2019 has ushered a slew of energy conferences to the oil- and gas-friendly state of Texas, and in some cases the media took issue with the lack of diversity — mainly women. One of the largest conferences, CERAWeek, grabbed headlines for the second year in a row over how few women participated in the event, despite each company receiving two free additional passes for women and the amount of female conference speakers climbing slightly this year.

What’s missing in this discussion is the steady progress that is being made. While there is much work to be done, the refining and petrochemical sectors — the downstream side of the oil natural gas industry — are making progress in workforce diversity and inclusion. Two other major energy conferences held recently in Texas also showed progress:

  • Nearly a quarter of the speakers at the American Fuel & Petrochemical Manufacturers’ annual meeting in San Antonio in March were women.
  • At the International Petrochemical Conference, women represented nearly a third of the panelists.
  • At the AFPM event, a women-only reception drew nearly 200 participants for inspiring discussions on effective inclusion practices, career-pathing and how to encourage interest in STEM in younger generations of women.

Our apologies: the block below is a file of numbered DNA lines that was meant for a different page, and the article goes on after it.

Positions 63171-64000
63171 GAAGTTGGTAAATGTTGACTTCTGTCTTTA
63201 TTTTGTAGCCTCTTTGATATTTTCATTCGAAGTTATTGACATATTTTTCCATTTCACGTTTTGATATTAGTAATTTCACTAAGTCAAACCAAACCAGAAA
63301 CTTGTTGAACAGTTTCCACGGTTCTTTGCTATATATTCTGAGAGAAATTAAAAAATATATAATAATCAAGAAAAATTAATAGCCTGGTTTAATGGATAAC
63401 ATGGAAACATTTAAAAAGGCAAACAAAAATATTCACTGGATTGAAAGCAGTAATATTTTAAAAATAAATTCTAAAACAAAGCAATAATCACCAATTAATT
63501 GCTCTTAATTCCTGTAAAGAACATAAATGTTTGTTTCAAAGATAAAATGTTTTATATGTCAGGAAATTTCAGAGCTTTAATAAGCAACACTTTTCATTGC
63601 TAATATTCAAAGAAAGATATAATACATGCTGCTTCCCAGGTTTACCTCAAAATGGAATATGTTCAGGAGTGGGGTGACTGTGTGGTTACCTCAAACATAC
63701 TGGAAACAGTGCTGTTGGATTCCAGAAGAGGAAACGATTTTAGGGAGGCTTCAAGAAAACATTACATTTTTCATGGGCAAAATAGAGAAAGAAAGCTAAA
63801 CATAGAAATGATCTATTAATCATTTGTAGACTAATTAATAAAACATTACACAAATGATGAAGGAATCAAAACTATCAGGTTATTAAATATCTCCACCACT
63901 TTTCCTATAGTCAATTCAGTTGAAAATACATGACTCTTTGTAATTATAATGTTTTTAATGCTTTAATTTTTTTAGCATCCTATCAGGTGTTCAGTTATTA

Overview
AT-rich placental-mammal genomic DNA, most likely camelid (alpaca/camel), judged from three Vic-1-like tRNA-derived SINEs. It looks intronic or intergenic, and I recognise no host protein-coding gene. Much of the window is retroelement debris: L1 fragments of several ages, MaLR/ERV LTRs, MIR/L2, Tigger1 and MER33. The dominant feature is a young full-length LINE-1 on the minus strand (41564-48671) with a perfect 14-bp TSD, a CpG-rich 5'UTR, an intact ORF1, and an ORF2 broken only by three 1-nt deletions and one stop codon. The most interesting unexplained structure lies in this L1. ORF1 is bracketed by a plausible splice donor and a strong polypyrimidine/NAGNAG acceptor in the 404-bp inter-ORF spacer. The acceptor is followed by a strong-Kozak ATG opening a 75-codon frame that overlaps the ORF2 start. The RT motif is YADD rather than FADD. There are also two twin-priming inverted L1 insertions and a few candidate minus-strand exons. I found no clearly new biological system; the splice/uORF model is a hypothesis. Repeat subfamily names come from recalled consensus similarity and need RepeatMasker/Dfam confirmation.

• On the AFPM mainstage, a session attended by several thousand conference-goers focused on industry shifts — including pushes for greater diversity and female representation — required to build a sustainable future workforce.

At general sessions and smaller panel discussions, we heard from women serving on boards of directors, as refinery managers and as senior executives. They are a driving force behind efforts to modernize and diversify our industry, through mentorship, recruitment, education and sharing their own career experiences.